Down the Icelandic Procurement Pub with the £10 Beer …

Greetings from Iceland!

We didn’t have a summer holiday this year, with daughter getting married and all that, so we are now as you read this just preparing to fly home after a few days in Iceland (with daughter and husband).  It is not the place to go for a pub-based holiday though, it has to be said, with a small beer costing around £8 and the cheapest bottle of wine in a restaurant around £40. Amazing, beautiful and strange scenery though, as everyone says … so here I am in the fanciest restaurant we visited, with 500ml of a local Pale Ale on draft, a mere £9.75 ...

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The supply chain issues for Iceland are enormous as the country just doesn't produce many items we think of as basics. So there is virtually no timber, for instance, or steel production, or coal ... they have more volcanic lava than pretty much anywhere else in the world but that's not the most valuable raw material. Electricity is cheap though from thermo and hydro power sources, and the cold tap water is the best I've ever tasted! (The hot showers do smell of Sulphur in some places though, a bit weird).

Cod and other sea products are plentiful, lamb is local, tasty and pricy, the only fruit and vegetables worth growing seems to be high value stuff like strawberries, generally under glass,  and there are huge numbers of horses. Not quite sure what they do with them all, don't really want to ask.  So the country is highly reliant on imports, of course, one of the reasons why prices are so high. But the minimum wage is also set at a generous level, around £20K.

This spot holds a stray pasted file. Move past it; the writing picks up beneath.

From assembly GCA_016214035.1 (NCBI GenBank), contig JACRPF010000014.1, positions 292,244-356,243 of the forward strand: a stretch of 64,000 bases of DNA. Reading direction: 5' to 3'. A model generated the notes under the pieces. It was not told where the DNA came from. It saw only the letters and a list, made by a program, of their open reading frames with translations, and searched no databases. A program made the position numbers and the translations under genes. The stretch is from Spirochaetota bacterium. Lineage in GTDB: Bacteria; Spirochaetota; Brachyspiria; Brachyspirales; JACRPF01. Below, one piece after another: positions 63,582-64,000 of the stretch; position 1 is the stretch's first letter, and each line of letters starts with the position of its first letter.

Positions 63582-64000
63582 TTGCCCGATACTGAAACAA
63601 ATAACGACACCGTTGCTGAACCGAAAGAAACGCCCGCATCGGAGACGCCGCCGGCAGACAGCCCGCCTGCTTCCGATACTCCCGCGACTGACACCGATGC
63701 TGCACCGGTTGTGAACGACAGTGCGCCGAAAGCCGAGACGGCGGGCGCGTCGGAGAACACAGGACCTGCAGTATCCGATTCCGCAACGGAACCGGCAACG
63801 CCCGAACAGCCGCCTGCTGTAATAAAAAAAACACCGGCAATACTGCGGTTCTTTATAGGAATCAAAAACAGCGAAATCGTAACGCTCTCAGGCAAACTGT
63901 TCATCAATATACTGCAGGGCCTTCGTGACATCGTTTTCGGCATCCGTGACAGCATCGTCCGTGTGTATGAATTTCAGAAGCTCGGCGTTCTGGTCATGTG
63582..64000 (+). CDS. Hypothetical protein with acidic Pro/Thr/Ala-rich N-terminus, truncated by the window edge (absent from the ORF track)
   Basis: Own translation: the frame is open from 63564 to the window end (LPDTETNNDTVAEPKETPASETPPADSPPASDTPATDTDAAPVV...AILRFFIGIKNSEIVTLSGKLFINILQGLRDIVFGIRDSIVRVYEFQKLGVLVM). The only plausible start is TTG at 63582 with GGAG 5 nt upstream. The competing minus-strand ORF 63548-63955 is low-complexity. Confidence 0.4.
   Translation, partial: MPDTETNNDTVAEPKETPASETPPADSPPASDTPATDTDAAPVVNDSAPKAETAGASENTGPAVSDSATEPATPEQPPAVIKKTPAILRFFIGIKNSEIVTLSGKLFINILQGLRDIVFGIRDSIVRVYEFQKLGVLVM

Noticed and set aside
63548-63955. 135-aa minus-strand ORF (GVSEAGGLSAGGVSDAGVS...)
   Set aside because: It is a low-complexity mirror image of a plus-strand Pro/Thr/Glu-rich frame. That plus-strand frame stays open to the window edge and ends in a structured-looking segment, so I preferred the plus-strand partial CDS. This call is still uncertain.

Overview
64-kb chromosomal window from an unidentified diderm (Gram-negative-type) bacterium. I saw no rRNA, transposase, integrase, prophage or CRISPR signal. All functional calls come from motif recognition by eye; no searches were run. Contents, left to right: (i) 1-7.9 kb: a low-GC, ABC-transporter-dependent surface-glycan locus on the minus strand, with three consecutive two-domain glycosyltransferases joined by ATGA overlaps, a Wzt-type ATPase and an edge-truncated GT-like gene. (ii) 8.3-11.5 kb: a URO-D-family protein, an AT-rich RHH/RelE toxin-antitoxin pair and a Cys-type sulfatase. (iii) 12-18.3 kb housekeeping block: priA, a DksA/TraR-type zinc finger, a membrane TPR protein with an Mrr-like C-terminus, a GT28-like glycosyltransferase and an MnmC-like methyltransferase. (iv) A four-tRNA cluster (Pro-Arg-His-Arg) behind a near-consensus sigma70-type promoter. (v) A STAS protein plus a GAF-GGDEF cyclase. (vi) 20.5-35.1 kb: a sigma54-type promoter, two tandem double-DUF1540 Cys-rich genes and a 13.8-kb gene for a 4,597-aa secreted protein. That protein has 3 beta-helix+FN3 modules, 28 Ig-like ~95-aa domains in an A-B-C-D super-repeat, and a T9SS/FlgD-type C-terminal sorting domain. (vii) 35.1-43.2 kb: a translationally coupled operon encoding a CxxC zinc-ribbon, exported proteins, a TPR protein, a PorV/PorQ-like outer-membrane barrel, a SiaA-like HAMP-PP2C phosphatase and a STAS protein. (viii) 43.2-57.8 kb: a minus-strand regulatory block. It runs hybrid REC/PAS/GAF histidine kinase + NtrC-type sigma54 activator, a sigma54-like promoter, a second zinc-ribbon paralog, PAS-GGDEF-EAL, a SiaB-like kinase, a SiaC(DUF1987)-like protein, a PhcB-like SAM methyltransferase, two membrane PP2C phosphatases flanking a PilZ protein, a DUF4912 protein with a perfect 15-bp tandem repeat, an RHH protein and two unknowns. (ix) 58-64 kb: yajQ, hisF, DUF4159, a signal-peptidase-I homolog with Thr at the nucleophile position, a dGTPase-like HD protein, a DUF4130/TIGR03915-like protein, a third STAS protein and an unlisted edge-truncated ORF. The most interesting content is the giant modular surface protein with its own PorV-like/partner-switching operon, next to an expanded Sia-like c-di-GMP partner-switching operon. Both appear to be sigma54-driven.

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You can drive literally for hours and see barely  a farm, let alone anything we would call a town or even a village. The scenery is as other-worldly and unique as all the guidebooks will tell you, from glaciers and waterfalls to volcanic craters and weird black beaches, then mile after mile of lava fields now covered with a strange pale green moss. Reykjavik, the capital, has a population around half that of Reading, Ipswich or Wolverhampton. But there is a lot more going on than in those places, with dozens of bands, trendy bars and restaurants, galleries and shows ... you have to give the people great credit for their resilience, creativity and drive.

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But you do wonder how this country of 300,000 people became such a hub for financial services before it all crashed in the 2008-9 depression. Didn't someone ask how it was that Icelandic banks were getting so huge, giving loans and accepting deposits globally - remember all the UK local authorities that had money at risk in Icelandic bank accounts?  It seems crazy now ...

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So, for our music this week, I thought Bjork, Sigur Ros or Of Monsters and Men (OMAM) were a bit obvious, so here is one of the big local Icelandic indigenous hits from earlier this year – yes, it’s Icelandic Reggae!  This is Amabadama with Gróðurhúsið.  Or it might be Gróðurhúsið with Amabadama?  No, AmabAdamA (as we should write it) is a reggae band formed in 2013, including versatile singer / actress / TV presenter Salka Sól Eyfeld.  (She’s got a genuinely beautiful voice – check out her cover version of Little Talks by OMAM here). Gosh, we're learning a lot this week, aren’t we!

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